“It’s amazing to watch an older child give a geography lesson to a younger child,” Mike says. “What better way to learn something than to teach it to someone else? That is perfectly acceptable in a Montessori classroom.”
Also, Montessori schools are not bound by an age-specific curriculum in a classroom. If a 4-year-old is doing 5-year-old level work, they can accommodate that. The child progresses at their pace instead of the pace of the curriculum.
“It’s critical that you challenge a child in a program; this instills joy in learning, they get excited about coming to school and this is something that the child takes with them for the rest of their lives—the utter joy in learning,” Rose Minor says. Of Step by Step’s expansion over the years, she adds, “It’s taken 25 years to get here. We never wanted to sacrifice quality for growth. We took our time in making sure that we maintained the quality in our programs, building excellent environments and finding and training the best teachers.”
Today, Mike works alongside Rose to bring more formal best practice processes and systems to the organization. This helps Step by Step become more efficient to improve the experience for their families.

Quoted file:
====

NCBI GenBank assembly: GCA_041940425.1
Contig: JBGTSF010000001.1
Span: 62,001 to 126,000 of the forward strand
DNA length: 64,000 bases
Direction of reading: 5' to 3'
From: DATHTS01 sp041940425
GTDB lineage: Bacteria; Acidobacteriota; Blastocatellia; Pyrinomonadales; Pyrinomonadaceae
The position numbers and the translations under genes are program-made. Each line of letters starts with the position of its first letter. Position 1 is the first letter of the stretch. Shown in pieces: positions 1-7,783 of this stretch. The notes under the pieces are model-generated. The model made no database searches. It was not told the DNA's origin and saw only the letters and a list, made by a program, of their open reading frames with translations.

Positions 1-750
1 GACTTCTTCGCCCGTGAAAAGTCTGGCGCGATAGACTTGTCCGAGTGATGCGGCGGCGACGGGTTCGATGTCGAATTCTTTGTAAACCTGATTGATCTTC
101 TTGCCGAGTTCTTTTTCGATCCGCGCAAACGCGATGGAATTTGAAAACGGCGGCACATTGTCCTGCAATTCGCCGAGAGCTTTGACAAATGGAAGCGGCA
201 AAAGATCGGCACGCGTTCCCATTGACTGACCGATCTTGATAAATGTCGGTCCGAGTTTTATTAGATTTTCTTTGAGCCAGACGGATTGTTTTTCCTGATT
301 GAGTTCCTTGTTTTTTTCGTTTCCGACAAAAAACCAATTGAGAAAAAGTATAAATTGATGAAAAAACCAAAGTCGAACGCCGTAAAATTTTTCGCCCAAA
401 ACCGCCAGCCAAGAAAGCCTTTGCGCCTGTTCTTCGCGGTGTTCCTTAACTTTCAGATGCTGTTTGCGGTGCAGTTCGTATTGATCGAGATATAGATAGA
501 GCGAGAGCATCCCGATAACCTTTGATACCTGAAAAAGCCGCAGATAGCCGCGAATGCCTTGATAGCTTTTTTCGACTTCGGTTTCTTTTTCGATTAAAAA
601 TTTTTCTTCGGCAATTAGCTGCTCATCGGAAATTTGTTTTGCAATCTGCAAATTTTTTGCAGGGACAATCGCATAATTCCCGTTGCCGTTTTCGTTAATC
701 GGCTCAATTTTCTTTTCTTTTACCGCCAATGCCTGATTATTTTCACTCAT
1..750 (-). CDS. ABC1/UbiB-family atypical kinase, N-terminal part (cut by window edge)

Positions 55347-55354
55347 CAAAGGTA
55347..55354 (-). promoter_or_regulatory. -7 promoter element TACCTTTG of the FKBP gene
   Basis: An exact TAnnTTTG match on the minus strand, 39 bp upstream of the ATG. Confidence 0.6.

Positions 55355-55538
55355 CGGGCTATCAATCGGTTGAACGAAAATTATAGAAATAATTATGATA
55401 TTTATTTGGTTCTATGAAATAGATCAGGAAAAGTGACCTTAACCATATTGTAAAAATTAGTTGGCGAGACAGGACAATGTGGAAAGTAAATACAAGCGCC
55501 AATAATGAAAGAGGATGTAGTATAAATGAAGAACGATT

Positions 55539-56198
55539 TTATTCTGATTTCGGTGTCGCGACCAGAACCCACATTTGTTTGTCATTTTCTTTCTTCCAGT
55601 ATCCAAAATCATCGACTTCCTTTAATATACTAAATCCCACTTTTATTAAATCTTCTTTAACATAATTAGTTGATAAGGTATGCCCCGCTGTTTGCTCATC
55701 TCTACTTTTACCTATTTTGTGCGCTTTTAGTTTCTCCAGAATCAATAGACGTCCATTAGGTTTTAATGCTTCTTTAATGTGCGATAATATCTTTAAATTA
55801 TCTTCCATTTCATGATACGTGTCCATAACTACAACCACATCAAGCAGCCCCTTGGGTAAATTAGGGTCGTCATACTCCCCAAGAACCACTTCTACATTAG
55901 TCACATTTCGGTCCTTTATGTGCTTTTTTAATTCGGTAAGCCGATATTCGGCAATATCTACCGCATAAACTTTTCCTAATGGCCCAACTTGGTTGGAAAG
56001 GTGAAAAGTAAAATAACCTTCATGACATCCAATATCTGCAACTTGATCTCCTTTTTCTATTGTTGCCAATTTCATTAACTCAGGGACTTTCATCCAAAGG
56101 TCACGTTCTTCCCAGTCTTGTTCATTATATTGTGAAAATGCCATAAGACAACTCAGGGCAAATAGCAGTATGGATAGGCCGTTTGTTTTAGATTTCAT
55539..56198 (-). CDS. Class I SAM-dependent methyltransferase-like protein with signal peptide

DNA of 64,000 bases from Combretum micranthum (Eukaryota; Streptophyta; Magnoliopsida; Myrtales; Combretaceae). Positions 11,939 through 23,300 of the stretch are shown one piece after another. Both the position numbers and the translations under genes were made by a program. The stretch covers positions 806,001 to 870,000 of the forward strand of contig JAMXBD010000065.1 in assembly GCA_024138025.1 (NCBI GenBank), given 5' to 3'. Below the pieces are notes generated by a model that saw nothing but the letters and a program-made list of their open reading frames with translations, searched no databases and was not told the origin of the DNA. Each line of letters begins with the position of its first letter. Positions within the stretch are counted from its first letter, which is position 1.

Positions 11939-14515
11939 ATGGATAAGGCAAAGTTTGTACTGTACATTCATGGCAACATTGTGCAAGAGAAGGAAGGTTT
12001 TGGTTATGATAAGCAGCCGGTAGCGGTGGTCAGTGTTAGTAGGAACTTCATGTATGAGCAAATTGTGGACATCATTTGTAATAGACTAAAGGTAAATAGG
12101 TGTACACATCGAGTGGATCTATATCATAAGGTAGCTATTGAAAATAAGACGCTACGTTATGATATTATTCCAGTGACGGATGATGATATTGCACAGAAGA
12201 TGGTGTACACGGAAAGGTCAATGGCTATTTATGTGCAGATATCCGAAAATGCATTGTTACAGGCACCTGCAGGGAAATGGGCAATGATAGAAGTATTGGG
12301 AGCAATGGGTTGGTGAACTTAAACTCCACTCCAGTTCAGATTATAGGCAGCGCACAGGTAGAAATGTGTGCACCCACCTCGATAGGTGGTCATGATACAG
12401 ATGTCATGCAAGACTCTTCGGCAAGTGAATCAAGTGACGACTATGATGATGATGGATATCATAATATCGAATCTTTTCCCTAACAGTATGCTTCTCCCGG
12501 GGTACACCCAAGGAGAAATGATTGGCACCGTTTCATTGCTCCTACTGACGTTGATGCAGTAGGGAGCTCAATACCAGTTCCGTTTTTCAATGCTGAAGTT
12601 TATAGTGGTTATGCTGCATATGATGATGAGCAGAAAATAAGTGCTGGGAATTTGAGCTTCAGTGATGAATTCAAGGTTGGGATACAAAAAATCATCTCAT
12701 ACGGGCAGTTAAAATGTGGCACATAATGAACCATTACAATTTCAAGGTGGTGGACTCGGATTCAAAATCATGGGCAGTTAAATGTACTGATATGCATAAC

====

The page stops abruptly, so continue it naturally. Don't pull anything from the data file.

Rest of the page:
“I’ve always been part of the organization; we just formalized it over the last five years,” Mike says. “Rose has done so much for so many other families and children, it was the least I could do to help her. I’ve had children of my own who went through our programs, so it feels like we’re completing a cycle. I now truly understand the benefit a Montessori education can have on a child’s life as I’m seeing it in my own children.”
Mike admits that working with a family member can have its challenges. But it just happened that Rose continued to do the things she liked to do and the things Mike picked up were the things she didn’t enjoy as much, so it was an automatic fit for them.
“We find it’s always better to have two heads or more working on something. You always come up with better and more creative solutions,” Mike says.
Like A Family